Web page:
Dr. No was hosted for three weeks in fly-over country before landing in New York as part of United Artists’ "Premiere Showcase", booking new product in metropolitan and neighborhood theatres day-and-date with the Broadway opening. These were really just more saturation dates given a new label. The so-called Summer Festival would encompass nine UA releases, designed for the thousands of visitors to the city, as well as the local vacationers, and included The Great Escape, Toys In The Attic, Mouse On The Moon (another UK import), and Call Me Bwana (also from producers Saltzman and Broccoli). Dr. No began May 29 at eighteen theatres, then widened out to eighty NYC venues for mid-summer play-off. Its Washington DC date got a publicity stimulus when the 1963 Memorial Day parade honoring astronaut Gordon Cooper passed a marquee (shown here) with appropriate tribute (James Bond Salutes …). Business was good, if unspectacular, as Dr. No continued its nationwide run. Stunts included girls "wearing" the Fleming novels for street ballys, and the inevitable bikini models displayed where volunteers showed up (generally in exchange for passes and press notice). Such efforts resulted in $2.4 million in domestic rentals, a figure well short of blacker ink generated by other UA hits that season. Irma La Douce was more the horn they were tooting after a first quarter revenue dip the company had experienced (and at which time president Arthur Krim predicted that forthcoming It’s a Mad, Mad, Mad, Mad World and The Greatest Story Ever Told "would shatter without question all precedents in the history of the motion picture industry"). In fact, Billy Wilder’s comedy received far more in the way of trade ad support (many in full color) than a more self-sufficient Dr. No. Again they predicted (perhaps more accurately this time) that Irma La Douce would be the biggest grossing film in our history, with the exception of the top roadshow attractions, and none matching its holdover power. Irma La Douce eventually took a fantastic $11.920 million in domestic rentals, more than five times Dr. No’s figure.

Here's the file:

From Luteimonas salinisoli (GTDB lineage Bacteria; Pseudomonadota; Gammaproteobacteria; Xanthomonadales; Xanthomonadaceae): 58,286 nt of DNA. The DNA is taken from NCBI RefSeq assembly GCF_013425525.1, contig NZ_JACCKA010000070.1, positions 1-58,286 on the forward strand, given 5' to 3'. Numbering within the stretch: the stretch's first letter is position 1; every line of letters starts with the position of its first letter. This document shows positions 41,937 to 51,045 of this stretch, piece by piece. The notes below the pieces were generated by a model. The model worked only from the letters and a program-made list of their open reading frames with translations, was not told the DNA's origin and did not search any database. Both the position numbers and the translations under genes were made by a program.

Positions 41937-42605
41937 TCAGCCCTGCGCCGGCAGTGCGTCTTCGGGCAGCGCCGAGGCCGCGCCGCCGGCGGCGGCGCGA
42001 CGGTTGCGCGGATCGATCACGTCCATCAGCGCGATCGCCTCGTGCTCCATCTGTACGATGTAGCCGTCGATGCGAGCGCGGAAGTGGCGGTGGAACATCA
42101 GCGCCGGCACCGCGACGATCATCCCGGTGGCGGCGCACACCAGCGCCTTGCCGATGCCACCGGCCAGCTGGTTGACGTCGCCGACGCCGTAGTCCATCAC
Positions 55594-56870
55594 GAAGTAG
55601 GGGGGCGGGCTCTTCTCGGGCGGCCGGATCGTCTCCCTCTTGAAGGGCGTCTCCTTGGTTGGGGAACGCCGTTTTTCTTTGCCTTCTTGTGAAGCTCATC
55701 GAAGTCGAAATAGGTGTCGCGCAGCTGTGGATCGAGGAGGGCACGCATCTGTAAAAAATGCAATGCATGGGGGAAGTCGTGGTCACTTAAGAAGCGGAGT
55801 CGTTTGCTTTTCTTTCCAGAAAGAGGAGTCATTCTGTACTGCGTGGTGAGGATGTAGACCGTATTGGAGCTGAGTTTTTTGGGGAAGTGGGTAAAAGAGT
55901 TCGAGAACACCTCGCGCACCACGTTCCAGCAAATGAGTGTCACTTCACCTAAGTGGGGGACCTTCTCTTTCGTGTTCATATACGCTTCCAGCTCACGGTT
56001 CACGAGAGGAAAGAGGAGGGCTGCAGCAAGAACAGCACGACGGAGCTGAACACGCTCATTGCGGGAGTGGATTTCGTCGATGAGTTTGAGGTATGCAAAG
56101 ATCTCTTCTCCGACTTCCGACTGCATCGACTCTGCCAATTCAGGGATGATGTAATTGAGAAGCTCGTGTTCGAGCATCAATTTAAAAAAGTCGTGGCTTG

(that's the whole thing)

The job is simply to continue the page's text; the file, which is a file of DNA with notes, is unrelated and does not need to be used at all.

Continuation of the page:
It was reissues that leveled the playing field for Dr. No, plus foreign rentals way in excess of what the film realized domestically. Once the James Bond craze caught fire with Goldfinger, UA was quick to repackage their first two 007 features. Dr. No and From Russia With Love were offered 4-14-65 as a double feature and at terms of 50% to the distributor. Theatres were swamped, as many fans hadn’t noticed the secret agent prior to seeing Goldfinger. Now they were intent on catching up, and this time Dr. No realized a brisk $2.255 million in domestic rentals, nearly what was recovered during its original release. There would, in fact, be a total of six theatrical waves for Dr. No, including that 4-14-65 combo with Russia, an 8-31-66 parlay with Goldfinger (at which time an alerted UA increased its percentage demand to 60% --- domestic rentals were $645,000), again on 3-29-69 with Goldfinger, a 6-1-71 reunion with Russia, and finally a triple bill of Dr. No with both From Russia With Love and Goldfinger released 6-7-72. As of November 1991, Dr. No had taken $6.446,349 million in domestic rentals and a whopping $16.515,215 in foreign (that number as of 1986). Profits through 1984 were $15.745 million, this including revenues from television showings (ABC began telecasts of Dr. No on 11-10-74, and that sale netted UA an additional $800,000). There were 29,882 domestic bookings of the film, and 90,462 bookings foreign. Dr. No, along with the rest of the James Bond series, have had incredible shelf lives of over forty-five years and counting. There probably isn’t a minute ticking by when one or more aren’t generating profits somewhere. Dr. No at present thrives on Blu-Ray DVD, yet another incarnation (and the best looking yet) for one of filmdom’s truest evergreens.
The End of Dr. No --- Part One, but James Bond Will Return in Dr. No --- Part Two